In the media you'll see plenty of articles celebrating founders who have raised money from VCs, but can we talk about what happens next?

For example, what are some things that you should be mindful of when you raise your first round?

What are some common mistakes that founders make after raising money?

These types of questions and real, no BS convos are just a few of the many that are missing in the startup space – especially with founders like us.

Recently, we were able to have an unfiltered, no BS convo with Jose “Caya” Cayasso who is arguably one of the most influential entrepreneurs in the SaaS space.

Caya is an AfroLatino founder that was born and raised in Costa Rica. He later moved to New York once he was accepted into an accelerator based in America.

As the Founder and CEO of Slidebean, which is a cloud-based presentation tool software, he's been able to reach millions of users around the world and raise startup funding. Prior to Slidebean, Caya used his background in tech and design to run his own creative content agency, and even launched an iOS game that was hailed as the next Angry Birds by TechCrunch.

After completing two of the top accelerators – 500 Startups & DreamIt Ventures, Caya went on to expand his team, increased his revenue, scaled back, lost money, and eventually came back on top in his startup, stronger than ever.

Here on Mogul Millennial, Caya gets real about his startup journey, and drops gems that we can all soak up (no matter where you are in your business).

Keep reading to learn how he grew his users, the spending mistakes he made after raising his Seed round, and the biggest lesson he learned about hiring employees as a new founder.

What inspired you to create Slidebean?

Before Slidebean, I was really unfamiliar with the whole startup ecosystem. I was always into tech, and a bit of a geek, but I wasn’t really into the whole startup scene. A friend and I came up with this idea to build a mobile gaming platform using a location-based concept. This was back in 2012, and you know there were a couple of games in the app store but the app gaming space was still new. So we came up with this concept of our location-based platform and it was a multiplayer game. To give you an idea of how it worked, let’s say you were in New York playing against somebody in L.A. Each one of you would get advantages based on the city where you were, so the level where you were playing was inspired by your own city. The idea was really cool, but we had no idea of the whole venture capital concept or anything like that.

We were familiar with Kickstarter, so we launched a Kickstarter campaign. We met our Kickstarter goal, but then our story got picked up by TechCrunch, which I had never heard of before at the time.

After the TechCrunch reporter picked it up, things got crazy.

We started getting a lot of emails from investors asking if we were raising capital and whatnot. Again, this whole process was still very new to me. Long story short, we ended up going through a startup accelerator called DreamIt Ventures in New York and it was really a crash course for me in the startup scene. They taught me things like how to talk to investors, to understanding how raising capital works, and how pitch decks work.

In the end, we weren’t able to raise any money, but one of the cool learnings of that process was our capacity to make really cool design and graphics. The game was in development as we were in the accelerator, but one of the things that we could brag about in our investor deck and in our meetings was how cool the company looked and how cool the presentation of it was.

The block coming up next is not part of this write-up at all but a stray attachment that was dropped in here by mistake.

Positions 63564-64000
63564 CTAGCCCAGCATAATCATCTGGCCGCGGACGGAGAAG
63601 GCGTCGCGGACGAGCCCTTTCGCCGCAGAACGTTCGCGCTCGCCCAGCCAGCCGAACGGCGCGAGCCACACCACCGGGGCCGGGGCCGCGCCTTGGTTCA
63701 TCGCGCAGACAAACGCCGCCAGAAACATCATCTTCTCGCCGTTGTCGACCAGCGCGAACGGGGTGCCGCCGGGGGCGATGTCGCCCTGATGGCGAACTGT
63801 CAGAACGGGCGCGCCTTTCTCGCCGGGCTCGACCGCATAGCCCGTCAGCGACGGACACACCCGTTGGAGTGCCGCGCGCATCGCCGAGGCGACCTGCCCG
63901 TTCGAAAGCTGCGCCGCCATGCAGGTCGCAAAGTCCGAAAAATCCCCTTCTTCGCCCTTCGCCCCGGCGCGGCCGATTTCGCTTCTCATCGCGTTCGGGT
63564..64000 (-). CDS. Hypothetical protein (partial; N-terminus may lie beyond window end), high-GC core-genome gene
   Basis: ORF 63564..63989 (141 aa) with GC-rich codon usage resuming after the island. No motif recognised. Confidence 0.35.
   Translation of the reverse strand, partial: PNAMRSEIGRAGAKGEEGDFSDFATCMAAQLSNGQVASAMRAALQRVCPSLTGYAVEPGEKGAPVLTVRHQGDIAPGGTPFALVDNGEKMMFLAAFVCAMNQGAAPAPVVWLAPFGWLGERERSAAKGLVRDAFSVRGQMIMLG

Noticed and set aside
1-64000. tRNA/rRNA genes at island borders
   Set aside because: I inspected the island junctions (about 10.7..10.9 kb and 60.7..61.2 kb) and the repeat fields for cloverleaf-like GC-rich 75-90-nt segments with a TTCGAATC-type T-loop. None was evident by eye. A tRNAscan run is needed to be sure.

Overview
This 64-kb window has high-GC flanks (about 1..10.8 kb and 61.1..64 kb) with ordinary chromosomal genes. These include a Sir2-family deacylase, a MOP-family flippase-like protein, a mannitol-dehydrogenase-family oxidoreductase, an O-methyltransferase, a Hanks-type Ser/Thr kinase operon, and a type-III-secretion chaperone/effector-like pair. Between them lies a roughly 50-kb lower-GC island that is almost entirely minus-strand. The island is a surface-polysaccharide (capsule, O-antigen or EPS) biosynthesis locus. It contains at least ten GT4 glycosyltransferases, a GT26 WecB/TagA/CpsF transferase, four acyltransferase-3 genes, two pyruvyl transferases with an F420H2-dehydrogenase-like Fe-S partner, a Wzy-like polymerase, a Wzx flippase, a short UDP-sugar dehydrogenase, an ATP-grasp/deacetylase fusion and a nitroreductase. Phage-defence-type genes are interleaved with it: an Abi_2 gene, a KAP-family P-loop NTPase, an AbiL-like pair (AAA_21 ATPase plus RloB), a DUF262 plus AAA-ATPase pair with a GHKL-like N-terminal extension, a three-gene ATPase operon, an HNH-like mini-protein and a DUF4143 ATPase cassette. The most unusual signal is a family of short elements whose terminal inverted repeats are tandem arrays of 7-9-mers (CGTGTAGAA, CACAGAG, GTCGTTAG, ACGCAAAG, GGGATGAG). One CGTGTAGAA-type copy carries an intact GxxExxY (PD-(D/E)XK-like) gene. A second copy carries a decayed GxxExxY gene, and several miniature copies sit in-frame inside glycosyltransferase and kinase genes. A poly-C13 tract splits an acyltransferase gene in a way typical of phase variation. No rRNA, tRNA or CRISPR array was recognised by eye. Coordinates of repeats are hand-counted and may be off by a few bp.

At the time, I would spend hours and hours on end, tweaking and building these really cool pitch decks that always gave off a great impression, and made us look good in our demo days. However, in the end, that company went out of business. We did end up launching the game and had a spike of downloads, but after that, it kind of died down so we closed that company.

During this process, I realized that not only pitch decks, but presentations in general, are frustrating to people. Most people in theses spaces are not graphic designers. Therefore, they have this complicated dilemma once they come across the white canvas. They not only need to figure out their content, but they have to figure out how it’s going to be arranged, and how it’s going to be displayed within their design. The whole process is very frustrating for me as a graphic designer, so I can only imagine how it is for everyone else.

So after my last company went out of business, I took some time to recover from that and then started assembling a new team to build out this new product which became Slidebean. I found my two co-founders, and then we started working on it.

How did you acquire your few first thousand customers?

A lot of our marketing dollars went on social media. At the time, it was really a different age for Facebook, because you could reach more people cheaper. We leveraged social media a lot to get attention from users.

Eventually, we started moving into paid marketing once we had a little money to spend. Google Ads was our first big breakthrough. I always point companies in similar spaces to go to Google Ads as one of their first attempts because it’s easy to set up, and you can see results really fast. Even though it’s really expensive, if you can make the economics of Google Ads work, then I think it’s worth it because Google Ads is one of the most effective ways to acquire customers. We made our first $20,000 in revenue from customers that came through Google Ads.

Fast forward to today, how are you acquiring customers now?

Our core sources of customers are coming from Google, no longer from paid ads, but from organic searches. But that end result of ranking organically is just a long and expensive process. It took years and a lot of work. I’ve also created blog posts around different topics around startups that have also helped us create credibility, ranking for our site, and brand authority.